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HYÈRES, France — Annelie Schubert has scooped the Première Vision Grand Prize at the 30th edition of the Hyères International Festival of Fashion and Photography.

The 28-year-old designer — who did a bachelor’s degree in applied science in Hamburg, an internship with Haider Ackermann in Antwerp and master’s studies at Weissensee Kunsthochschulen in Berlin — impressed judges with her sculptural silhouettes hinged on an open back.

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“We liked her work right away. She uses fabrics such as Neoprene and tweeds. There is a beautiful color palette; it is very elegant, very refined,” commented Chanel’s Virginie Viard, who sat on the fashion jury with the likes of Princess Caroline of Hanover, Anthony Vaccarello, Carine Roitfeld and Caroline de Maigret.

“She has paid great attention to the back, sides; she did the most sculptural collection,” said Vaccarello, the Hyères winner in 2006. “There was a lot of Neoprene  even though I am not a big fan of Neoprene  it was a good idea to pair it with natural fabrics.”

“The idea was to play with the apron-style silhouette, to transform it into something elegant and opulent; to combine elegance and casual for outerwear with covered front and open back. You see the different layers underneath,” Schubert explained.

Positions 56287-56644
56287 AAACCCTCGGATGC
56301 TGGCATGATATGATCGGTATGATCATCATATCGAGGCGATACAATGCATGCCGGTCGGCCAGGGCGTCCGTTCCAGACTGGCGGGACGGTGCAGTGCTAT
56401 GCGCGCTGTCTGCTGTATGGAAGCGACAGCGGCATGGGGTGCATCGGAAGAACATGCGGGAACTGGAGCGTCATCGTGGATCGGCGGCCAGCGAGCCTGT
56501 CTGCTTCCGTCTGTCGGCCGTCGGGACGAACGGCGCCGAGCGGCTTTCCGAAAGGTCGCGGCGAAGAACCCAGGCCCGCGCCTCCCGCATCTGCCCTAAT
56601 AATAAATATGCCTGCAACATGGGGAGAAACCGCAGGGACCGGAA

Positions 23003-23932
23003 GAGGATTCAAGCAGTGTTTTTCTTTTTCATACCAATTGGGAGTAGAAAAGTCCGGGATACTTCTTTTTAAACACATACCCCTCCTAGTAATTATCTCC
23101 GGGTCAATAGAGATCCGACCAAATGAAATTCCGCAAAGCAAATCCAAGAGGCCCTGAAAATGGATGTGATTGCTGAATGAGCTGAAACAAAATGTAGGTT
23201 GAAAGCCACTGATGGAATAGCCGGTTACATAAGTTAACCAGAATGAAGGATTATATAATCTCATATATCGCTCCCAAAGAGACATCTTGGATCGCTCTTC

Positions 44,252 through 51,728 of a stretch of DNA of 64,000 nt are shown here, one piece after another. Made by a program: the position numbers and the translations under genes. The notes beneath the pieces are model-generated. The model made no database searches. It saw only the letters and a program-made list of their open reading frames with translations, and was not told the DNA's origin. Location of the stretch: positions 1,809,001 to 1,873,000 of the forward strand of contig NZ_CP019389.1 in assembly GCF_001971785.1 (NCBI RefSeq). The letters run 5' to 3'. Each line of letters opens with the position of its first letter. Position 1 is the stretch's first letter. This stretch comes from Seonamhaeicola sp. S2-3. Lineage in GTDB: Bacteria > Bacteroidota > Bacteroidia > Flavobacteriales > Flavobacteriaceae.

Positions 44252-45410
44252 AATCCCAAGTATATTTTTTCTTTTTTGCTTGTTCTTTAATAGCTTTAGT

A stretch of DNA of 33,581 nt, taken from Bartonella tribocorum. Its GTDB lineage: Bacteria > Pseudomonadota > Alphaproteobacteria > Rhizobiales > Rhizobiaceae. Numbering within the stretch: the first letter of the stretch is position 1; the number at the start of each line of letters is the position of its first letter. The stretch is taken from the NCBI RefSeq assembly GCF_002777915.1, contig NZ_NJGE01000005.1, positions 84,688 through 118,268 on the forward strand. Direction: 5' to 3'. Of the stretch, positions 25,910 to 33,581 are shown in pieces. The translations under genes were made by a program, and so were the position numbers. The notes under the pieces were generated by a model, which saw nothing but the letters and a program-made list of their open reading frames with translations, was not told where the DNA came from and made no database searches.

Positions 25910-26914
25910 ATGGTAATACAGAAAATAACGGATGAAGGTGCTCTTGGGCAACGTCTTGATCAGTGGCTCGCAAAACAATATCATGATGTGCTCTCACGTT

The designer said she has long wanted to try her luck at the Hyères competition, which has been a springboard for designers such as Viktor & Rolf. “I thought it was the right time in my master’s degree,” said Schubert, whose dream is “to have a job in a house first. It would be great.”

Schubert was one of 10 international designers competing for the prize, valued at 15,000 euros, or $16,308 at current exchange, a list that was whittled down from around 400 applicants. She is also awarded the chance to work with the specialty ateliers that Chanel controls through its Paraffection subsidiary, a prize also valued at 15,000 euros.

Chloé, a major partner of the festival for the past four years, awarded 15,000 euros to German designer Anna Bornhold.

Dutch candidate Wieke Sinnige from the Netherlands received a jury’s special mention, a grant of a collaborative project with some of Chanel’s specialty ateliers valued at 10,000 euros, or $10,872.

Dutch photographer Sjoerd Knibbeler won the Grand Prize of Photography presided by Eric Pfrunder, image director at Chanel fashion.

Highlights of the four-day-long festival included a master class with Karl Lagerfeld, the festival’s artistic director this year, and a roundtable on Instagram. Speakers included Jean-Charles de Castelbajac, Simon Porte Jacquemus and Felipe Oliveira Baptista, who presided over the fashion jury in 2013 and is also a past Hyères winner.

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